Update: City Clerk Defends Her Job Performance
Evans, who resigned Saturday, said her personality—not her job performance—were the subject of a recent evaluation.
Update, noon, Sept. 20:
Glenda Evans said Monday that a recent evaluation of the job she was doing as Rockville City Clerk left her feeling unappreciated and ultimately led to her falling out of love with the job that she resigned from on Saturday.
“I was not asked to resign. It was purely my choice,” Evans said by telephone Monday afternoon. “I think it’s best for me on an emotional level and it’s the best for the city.”
With the Nov. 8 city election approaching “I didn’t want to be a distraction,” she said.
The City Council met in closed session on Sept. 12 to discuss Evans’s annual performance evaluation.
The discussion focused more on Evans’s management style than how she did her job, she said.
“I was disappointed that the review was not about my work performance and accomplishments,” said Evans, who was present for the discussion.
Afterwards, Evans said she was not worried about being fired, but “was concerned about any adverse action from the mayor and council.”
Council members on Monday said they were surprised by the resignation, but declined to say much else, citing the wish to keep discussions of the personnel matter behind closed doors, where they discussed it Monday in closed session.
The council accepted Evans’s resignation, which takes effect Oct. 19. She has been placed on administrative leave and was not on the job on Monday.
The council is expected to talk Monday about the search for a new clerk and about how to proceed with the city election. In the meantime, Deputy City Clerk Brenda Bean will assume Evans’s duties.
As part of her evaluation, Evans said she presented the council with a six-page memorandum of her accomplishments since she was hired in July 2010. They included putting city contracts and future agendas online, updating the appearance of council meeting minutes and establishing a next-day synopsis of council actions at Monday meetings, she said.
At Monday’s council meeting, Councilwoman Bridget Donnell Newton offered “kudos to the city clerk’s staff” for posting meeting minutes adjacent links to video of City Council meetings, “so you can read what the minutes say at the same time you’re watching what people are speaking to.”
The city clerk is charged with administering city elections. Overseeing her first city election, Evans said that she had focused on organization. Things were “ahead of schedule,” she said.
Evans, who said her goal was “bringing Rockville into the 21st century” with its record-keeping, created absentee ballot applications and certificates for election challengers and watchers that could be filled out online and printed.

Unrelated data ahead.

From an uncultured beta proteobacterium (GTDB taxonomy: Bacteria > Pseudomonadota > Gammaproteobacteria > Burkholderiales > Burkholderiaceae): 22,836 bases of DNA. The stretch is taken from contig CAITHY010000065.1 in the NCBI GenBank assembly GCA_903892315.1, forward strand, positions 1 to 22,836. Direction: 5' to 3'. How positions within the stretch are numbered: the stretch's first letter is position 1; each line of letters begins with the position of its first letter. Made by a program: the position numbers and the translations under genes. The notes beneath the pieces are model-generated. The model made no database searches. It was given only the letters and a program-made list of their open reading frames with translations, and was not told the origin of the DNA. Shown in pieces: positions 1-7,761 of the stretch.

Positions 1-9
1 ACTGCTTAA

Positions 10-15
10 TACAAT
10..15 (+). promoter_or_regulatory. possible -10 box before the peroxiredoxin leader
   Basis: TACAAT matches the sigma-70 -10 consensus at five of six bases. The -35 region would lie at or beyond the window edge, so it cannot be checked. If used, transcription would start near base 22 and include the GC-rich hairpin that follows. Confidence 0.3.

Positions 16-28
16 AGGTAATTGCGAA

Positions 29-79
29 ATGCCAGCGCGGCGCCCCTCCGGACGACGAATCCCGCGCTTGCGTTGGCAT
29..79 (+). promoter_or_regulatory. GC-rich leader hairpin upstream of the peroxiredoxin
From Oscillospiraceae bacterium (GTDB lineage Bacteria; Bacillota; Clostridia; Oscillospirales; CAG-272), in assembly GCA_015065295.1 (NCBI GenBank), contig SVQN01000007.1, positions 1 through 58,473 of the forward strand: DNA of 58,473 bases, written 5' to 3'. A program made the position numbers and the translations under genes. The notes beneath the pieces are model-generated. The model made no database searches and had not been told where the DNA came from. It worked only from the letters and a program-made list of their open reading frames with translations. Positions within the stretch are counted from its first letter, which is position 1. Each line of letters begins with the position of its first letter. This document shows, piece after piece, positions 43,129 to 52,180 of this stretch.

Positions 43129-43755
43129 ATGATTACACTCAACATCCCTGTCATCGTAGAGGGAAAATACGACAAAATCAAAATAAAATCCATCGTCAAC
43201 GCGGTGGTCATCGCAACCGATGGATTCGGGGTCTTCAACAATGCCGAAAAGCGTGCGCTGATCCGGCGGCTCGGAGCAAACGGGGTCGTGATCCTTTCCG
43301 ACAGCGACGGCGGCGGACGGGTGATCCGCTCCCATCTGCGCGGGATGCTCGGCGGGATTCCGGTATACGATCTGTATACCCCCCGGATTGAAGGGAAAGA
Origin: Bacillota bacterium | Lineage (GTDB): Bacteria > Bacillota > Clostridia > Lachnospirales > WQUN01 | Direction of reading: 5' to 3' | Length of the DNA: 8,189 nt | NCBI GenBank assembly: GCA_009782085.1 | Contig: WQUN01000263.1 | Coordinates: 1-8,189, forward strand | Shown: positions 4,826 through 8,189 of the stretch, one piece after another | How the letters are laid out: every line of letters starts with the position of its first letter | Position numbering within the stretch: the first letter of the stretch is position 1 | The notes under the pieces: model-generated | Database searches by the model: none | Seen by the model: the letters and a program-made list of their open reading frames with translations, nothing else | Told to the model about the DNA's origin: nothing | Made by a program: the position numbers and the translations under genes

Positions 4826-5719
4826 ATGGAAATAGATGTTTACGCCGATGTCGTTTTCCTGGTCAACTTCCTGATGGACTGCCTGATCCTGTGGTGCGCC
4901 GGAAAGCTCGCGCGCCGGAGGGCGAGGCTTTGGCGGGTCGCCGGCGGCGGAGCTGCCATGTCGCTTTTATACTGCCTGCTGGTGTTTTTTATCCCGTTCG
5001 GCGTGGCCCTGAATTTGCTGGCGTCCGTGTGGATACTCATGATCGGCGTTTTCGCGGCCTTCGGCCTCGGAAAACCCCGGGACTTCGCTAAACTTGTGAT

In a city where council meetings occasionally last until after midnight, Evans said that she was in the office at 7:30 a.m. every Tuesday after a meeting to make sure that future agendas and tentative agendas—something she said she instituted—were updated in time for senior staff to have them for their 9 a.m. Tuesday meeting.
Evans came to City Hall after working as an assistant to the chairman of the Nuclear Regulatory Commission. Her resume also includes 25 years as a legal secretary with a Detroit law firm and 18 years—10 of them concurrent with her work with the law firm—as a secretary for the Detroit City Council.
As Rockville City Clerk, Evans said she never felt that she was appreciated for who she was or what she did.
“I don’t feel that I’ve had the same kind of support that the city manager had,” she said.
In January, city manager Scott Ullery came under fire from Newton, who said Ullery had “maligned” a citizen during an email exchange.
When the issue came before the council at a later meeting, Councilman Piotr Gajewski made a motion that said that the council found the allegation “not supported by facts.”
Gajewski and councilmen John Britton and Mark Pierzchala supported the motion, which passed 3-2. Mayor Phyllis Marcuccio and Newton voted against it.
Evans said that she felt that she was never able to emerge from the shadow of former city clerk Claire Funkhouser, who spent 12 years on the job before retiring last year.
“We were two starkly different individuals and I don’t think Rockville could ever accept me for me,” Evans said, adding that she did not intend to criticize Funkhouser, but only to offer a means for comparison.
Funkhouser was known as a calming and even maternal influence at City Hall.
“I just don’t think Rockville appreciates all kinds of diversity in personality, in demeanor,” Evans said. “I don’t think they ever got past Claire.”
Original post, 1:15 p.m., Sept. 19:
Glenda Evans has resigned as Rockville City Clerk after 13 months on the job.
City Councilman Piotr Gajewski said that Evans submitted her resignation to the council by email on Saturday morning. The city clerk's office confirmed the resignation.
"The timing is obviously unfortunate as there is an election coming up on Nov. 8 and one of the major tasks of our city clerk is administering elections," Gajewski said.
The City Council is scheduled to meet in closed session on Monday evening "to obtain legal advice about a personnel matter," according to a notice posted on the city's website. The council would be discussing the resignation and how to move forward, including who would oversee the upcoming election, Gajewski said.
Marylou Berg, a city spokeswoman, said Monday morning that there was no official statement from City Hall.
Evans was named clerk in July 2010 as the successor to Claire Funkhouser, who retired after 12 years in the office.
Evans was not in the office on Monday and did not immediately respond to an email for comment.